[Sca-cooks] treacle RE: German Breads
otsisto at socket.net
Mon Mar 31 13:48:00 PDT 2008
Would treacle have been used?
>From this site
"In practice however, there is a technical difference between "treacle"
and "Molasses" in that molasses is obtained from the drainings of raw sugar
during the refining process and treacle is made from the syrup obtained from
As mentioned above, treacle is a by product of sugar refining. During the
refining process, raw sugar cane is first crushed then boiled in stages
until it has thickened sufficiently to facilitate the growing of sugar
crystals which will eventually become refined sugar. There are two main
types of treacle:-
Light Treacle better known as Golden Syrup (equivalent = Light Molasses), is
made from the syrup obtained during the first boiling of the sugar
cane/beets. About 65% sucrose, it is the lightest in colour and the sweetest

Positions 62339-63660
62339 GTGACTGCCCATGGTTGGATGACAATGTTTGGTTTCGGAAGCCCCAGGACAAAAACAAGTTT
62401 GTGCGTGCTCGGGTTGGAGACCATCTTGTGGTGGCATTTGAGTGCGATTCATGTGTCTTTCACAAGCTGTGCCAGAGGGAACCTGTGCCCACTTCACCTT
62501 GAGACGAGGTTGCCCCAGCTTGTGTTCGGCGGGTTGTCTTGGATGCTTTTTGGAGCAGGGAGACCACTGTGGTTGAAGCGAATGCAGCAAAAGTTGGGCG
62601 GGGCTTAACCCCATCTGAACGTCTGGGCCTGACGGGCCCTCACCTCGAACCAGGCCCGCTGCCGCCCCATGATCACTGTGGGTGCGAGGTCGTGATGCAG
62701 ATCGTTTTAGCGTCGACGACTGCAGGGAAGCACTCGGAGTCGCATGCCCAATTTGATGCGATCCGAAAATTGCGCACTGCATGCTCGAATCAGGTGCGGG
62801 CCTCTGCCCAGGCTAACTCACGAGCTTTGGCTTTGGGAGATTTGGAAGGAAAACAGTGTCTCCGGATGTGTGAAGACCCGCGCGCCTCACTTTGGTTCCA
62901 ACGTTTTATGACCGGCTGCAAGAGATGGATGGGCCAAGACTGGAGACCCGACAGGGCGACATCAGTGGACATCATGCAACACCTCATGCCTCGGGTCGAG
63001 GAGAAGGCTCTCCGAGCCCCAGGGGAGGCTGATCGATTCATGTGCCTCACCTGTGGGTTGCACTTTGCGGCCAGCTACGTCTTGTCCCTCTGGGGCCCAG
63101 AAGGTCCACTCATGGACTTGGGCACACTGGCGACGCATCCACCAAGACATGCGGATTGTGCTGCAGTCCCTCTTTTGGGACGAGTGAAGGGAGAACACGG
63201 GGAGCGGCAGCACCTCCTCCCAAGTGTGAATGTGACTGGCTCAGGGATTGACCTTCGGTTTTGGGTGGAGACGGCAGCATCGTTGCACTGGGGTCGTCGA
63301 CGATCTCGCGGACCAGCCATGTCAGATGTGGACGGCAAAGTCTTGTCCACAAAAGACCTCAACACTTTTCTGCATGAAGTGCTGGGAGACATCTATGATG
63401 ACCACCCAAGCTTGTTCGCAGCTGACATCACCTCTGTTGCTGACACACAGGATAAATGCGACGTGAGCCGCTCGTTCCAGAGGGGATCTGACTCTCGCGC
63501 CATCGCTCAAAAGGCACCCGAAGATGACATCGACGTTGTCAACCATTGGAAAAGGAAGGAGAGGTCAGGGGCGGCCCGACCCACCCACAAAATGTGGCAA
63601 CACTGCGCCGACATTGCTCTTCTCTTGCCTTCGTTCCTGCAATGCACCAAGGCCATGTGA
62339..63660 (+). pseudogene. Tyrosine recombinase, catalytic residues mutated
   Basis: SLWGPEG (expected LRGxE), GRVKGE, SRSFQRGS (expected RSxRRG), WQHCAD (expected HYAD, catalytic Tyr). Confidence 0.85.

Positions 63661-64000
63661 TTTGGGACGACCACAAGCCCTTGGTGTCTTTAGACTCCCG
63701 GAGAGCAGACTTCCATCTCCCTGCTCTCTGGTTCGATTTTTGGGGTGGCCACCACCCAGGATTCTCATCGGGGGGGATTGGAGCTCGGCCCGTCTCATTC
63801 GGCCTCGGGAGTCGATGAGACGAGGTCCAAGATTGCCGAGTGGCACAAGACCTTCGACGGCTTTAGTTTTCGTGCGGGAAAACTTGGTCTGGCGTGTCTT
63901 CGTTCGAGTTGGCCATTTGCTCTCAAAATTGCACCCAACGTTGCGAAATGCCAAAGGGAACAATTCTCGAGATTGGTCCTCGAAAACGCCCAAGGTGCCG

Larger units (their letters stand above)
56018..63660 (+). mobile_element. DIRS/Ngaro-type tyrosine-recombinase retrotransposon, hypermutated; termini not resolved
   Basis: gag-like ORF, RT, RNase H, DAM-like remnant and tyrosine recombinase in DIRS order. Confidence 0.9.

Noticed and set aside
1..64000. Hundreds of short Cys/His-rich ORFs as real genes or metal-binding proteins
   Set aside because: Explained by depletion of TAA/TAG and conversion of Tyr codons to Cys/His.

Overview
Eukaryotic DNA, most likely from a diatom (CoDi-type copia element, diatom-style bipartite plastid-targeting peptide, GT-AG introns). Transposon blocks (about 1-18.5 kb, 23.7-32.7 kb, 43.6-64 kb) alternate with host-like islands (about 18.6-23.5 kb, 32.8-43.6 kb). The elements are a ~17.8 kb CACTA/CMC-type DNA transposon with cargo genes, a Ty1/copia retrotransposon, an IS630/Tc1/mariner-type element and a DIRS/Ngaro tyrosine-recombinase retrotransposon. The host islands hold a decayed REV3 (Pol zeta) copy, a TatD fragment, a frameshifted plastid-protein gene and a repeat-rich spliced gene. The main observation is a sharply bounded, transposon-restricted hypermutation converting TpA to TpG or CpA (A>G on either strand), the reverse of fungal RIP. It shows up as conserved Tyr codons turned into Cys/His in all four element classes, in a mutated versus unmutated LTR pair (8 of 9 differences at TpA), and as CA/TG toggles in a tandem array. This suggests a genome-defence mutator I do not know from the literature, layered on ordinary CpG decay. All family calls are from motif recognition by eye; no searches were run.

of all the treacles and is usually unsulphered.
Black Treacle, (equivalent = dark molasses) is made from the syrup obtained
from later boilings and is about 55% sucrose."
Found this online (Polish)
.....Molasses might have been used during the 16th Century, but honey is
likely, as in Sabina Welser's lebkuchken recipes. Malt syrup might also be
used to replace the molasses as Needham (IIRC) gives a date of around 300
BCE for its production in China; however, there is no evidence I know of for
it's use in Europe much before the 18th Century.
I would think dark or medium rye flour would be more common than the light,
but I haven't researched the point thoroughly. Recipes that use flour,
water, leaven and salt with perhaps a little sweetner and seeds would likely
have been the norm. Uncut rye bread holds moisture and stores well for long
periods. Milk, whey and fats like butter or lard add to the flavor, but
they increase the chance of spoiling.
Maslin mixes of wheat and rye were fairly common, so I have no problem with
the mixed flours. The glutenin in the wheat creates longer gluten strands
than the gliaden in the rye, better to trap the CO2 from the leaven. Mixed
loaves should be less dense than straight rye loaves.
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